African American women have played an important part in shaping contemporary American and African American culture. Having had to overcome great odds, their role has come to greater prominence and appreciation due to the combined achievement of the civil rights and feminist movements of the 20th century. Eminent and renowned African American women are becoming ever more common in politics, science, literature and arts, sports, media and entertainment. Much work remains to be done, however, before the exceptional and iconoclastic image of a successful African American woman as an "exceptional achiever," is replaced by a general acceptance of the virtues and abilities of a commonly overlooked and discriminated group of talented Americans.
The track record of African American women success stories is perhaps best understood in the context of Washington DC and Hollywood, or in the sports column. But there are many less famous and appreciated African American women that have made new discoveries and have advanced science and technology in the United States. Such exemplary examples are relayed by author Otha Richard Sullivan in her book Black Stars: African American Women Scientists and Inventors. Indeed, the groundbreaking work and inventions accredited to female African Americans go almost as far back as the abolishment of slavery in the 19th century. Sullivan relays the earliest stories, such as that of one Ellen F. Eglin, a black housekeeper who invented and patented a new kind of clothes wringer in the 1880s. She subsequently sold her patent to a white manufacturer because of fears that the market would not take it up due to the color of the skin of the inventor. Another African American inventor born into slavery, Sara E. Goode, patented and sold the first of its kind fold-up bed in 1885. Other notable patents filed by African American women in the 19th and early 20th century pertain to improvements in industrial weaving processes, hotel ring bells, medicines and cosmetics formulas. One of the first African American to become a self-made millionaire was Annie Turnbo Malone who in 1900 patented a "hot hair comb" to straighten hair and various hair treatments. The list of notable African American female scientists and innovators grows much longer and more sophisticated through the 20th century. Sullivan lists several examples such as physician and astronaut Mae Carol Jemison, who has had a dignified academic career in colleges such as Cornell and Dartmouth and has played a significant role in encouraging African American students to embrace science. She does not miss on mentioning some successful African American businesswomen who have switched a science or technical profession for the boardroom chair. One such example is Ursula Burns, who has served as CEO of Zerox and is the first African American woman to take direction of a Fortune 500 Company.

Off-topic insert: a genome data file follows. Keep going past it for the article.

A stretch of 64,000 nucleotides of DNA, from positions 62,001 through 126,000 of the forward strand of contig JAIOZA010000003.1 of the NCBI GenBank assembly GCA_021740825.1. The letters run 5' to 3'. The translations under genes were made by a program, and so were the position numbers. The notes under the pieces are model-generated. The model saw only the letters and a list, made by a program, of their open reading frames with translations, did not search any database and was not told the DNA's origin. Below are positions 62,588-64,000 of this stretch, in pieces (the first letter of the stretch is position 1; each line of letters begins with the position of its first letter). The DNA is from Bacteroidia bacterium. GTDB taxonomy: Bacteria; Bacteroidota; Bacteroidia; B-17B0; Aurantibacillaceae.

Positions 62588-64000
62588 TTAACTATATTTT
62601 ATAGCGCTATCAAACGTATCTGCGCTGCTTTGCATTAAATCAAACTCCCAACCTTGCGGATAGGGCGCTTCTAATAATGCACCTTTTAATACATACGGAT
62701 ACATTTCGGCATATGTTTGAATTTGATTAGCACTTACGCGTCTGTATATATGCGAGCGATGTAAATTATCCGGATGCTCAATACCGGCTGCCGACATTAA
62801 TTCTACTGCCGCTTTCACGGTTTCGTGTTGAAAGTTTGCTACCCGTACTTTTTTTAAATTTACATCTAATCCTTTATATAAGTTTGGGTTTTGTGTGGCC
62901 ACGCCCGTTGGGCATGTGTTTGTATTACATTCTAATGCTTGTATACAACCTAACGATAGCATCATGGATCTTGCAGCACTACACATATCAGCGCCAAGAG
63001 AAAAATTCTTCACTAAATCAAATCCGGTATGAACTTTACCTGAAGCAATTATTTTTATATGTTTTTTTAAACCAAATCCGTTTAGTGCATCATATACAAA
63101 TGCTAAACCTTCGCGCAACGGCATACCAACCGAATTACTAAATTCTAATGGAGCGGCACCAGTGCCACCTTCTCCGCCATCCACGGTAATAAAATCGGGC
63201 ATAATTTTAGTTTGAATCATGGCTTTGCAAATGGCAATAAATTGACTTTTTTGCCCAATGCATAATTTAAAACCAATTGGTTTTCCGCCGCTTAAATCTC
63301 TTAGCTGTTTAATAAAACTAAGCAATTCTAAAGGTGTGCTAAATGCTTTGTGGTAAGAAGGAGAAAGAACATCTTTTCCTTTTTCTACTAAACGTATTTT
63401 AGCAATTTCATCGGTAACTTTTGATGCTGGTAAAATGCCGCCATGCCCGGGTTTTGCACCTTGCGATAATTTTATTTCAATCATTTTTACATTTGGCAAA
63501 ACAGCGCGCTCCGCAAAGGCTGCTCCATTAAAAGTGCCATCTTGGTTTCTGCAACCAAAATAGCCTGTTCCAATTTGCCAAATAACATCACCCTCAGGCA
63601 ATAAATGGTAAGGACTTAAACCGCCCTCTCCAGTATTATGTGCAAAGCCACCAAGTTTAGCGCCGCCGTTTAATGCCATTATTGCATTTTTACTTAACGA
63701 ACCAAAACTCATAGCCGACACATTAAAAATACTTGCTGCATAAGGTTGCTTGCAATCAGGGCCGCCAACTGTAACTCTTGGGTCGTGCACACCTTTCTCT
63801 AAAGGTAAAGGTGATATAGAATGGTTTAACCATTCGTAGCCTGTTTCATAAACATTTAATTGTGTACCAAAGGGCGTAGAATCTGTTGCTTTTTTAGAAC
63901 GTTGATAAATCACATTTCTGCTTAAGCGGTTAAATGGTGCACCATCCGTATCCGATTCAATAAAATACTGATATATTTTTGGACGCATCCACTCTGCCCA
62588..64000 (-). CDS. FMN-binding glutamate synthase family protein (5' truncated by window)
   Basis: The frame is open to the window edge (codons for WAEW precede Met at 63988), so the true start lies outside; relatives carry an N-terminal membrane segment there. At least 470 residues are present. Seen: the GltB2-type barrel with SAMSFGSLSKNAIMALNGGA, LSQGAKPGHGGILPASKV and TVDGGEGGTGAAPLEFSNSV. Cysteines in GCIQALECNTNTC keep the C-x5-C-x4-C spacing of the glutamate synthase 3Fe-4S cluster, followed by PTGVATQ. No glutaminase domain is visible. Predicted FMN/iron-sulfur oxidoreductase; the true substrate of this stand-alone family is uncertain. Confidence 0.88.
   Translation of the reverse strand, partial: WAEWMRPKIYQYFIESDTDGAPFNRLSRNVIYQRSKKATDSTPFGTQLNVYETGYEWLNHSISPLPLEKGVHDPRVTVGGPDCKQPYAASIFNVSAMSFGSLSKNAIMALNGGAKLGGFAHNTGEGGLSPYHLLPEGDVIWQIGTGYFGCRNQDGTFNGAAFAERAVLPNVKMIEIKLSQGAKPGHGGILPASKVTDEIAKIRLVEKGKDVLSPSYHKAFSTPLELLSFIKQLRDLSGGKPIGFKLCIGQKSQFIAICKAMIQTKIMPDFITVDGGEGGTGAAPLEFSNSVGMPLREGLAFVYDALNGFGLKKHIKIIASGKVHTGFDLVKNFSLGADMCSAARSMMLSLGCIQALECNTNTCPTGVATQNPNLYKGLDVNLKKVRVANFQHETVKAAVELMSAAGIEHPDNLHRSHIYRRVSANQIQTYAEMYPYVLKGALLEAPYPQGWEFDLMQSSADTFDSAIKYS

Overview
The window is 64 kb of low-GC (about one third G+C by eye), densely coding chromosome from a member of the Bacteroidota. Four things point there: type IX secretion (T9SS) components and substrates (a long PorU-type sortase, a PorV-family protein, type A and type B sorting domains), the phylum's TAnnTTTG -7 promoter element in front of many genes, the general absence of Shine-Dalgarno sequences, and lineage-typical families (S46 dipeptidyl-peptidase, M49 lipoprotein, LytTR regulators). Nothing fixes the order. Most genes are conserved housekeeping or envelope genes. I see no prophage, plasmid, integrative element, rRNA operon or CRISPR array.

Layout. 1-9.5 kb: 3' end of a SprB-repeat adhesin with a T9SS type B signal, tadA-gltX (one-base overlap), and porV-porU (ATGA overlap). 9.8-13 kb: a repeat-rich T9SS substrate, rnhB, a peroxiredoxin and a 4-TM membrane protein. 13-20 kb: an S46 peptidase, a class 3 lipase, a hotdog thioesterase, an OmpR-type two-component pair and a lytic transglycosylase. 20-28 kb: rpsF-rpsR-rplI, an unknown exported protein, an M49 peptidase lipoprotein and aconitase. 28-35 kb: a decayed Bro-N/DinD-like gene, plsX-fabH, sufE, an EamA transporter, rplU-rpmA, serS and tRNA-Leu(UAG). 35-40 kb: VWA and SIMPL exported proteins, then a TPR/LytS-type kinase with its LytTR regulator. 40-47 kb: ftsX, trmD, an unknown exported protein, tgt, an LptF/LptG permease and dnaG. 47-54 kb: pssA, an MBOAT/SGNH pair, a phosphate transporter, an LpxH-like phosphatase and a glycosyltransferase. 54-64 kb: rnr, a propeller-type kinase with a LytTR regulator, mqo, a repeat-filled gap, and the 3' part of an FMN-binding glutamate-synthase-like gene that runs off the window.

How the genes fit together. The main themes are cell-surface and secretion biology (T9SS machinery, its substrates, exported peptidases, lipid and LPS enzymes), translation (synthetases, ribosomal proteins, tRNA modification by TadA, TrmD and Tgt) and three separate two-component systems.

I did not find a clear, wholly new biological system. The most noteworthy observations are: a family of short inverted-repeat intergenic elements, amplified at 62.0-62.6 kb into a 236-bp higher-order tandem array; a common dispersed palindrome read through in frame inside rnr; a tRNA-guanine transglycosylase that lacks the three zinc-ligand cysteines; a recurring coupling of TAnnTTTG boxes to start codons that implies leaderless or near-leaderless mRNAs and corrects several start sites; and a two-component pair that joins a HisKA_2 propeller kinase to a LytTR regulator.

African American Women have had significant achievements in arts and literature as well. Maya Angelou who is regarded as the most visible icon of African American women on the literary stage through her influential autobiographical works she concisely states in a foreword to Jontyle Teresa Robinson's Bearing Witness: Contemporary Works by African American Women Artists that "if [one] sought to understand the depth of strength in the human heart, I would direct the quester to search in African American Women's art". Angelou directs attention to the many ingenious female representatives of the creative African American tradition, mentioning the most memorable ones by name. She notes that "[one] should pursue answers on African American survival in the words of Margaret Walker, Gwendolyn Brooks, and Mari Evans; in the choreography of Katherine Dunham, Pearl Primus, and Judith Jamison; in the vocal genius of Billie Holiday, Aretha Franklin, and Leontyne Price; in the compositions of Mary Lou Williams, Undine Moore, and Margaret Bond; in the dramatic art of Diana Sands, Louise Beavers, and Alfre Woodard; in the mental clarity of Mary McLeod Bethune, Ida Wells Barnett, and Dorothy Height".
Despite such outstanding examples, the full realization of the potential of African American women as workers, scholars, artists, businesspeople and citizens remains unattained. In a critical article for the American Prospect African American economist Cecilia Conrad laments that "black women confront many of the same issues as white women, as black men and as working people in general, but these issues are compounded by the intersection of race and gender." She recommends that specific policies targeting African American women should be enacted to reduce high poverty rates and enhance their self-perceived economic security, allowing them to strive for higher educational and career goals.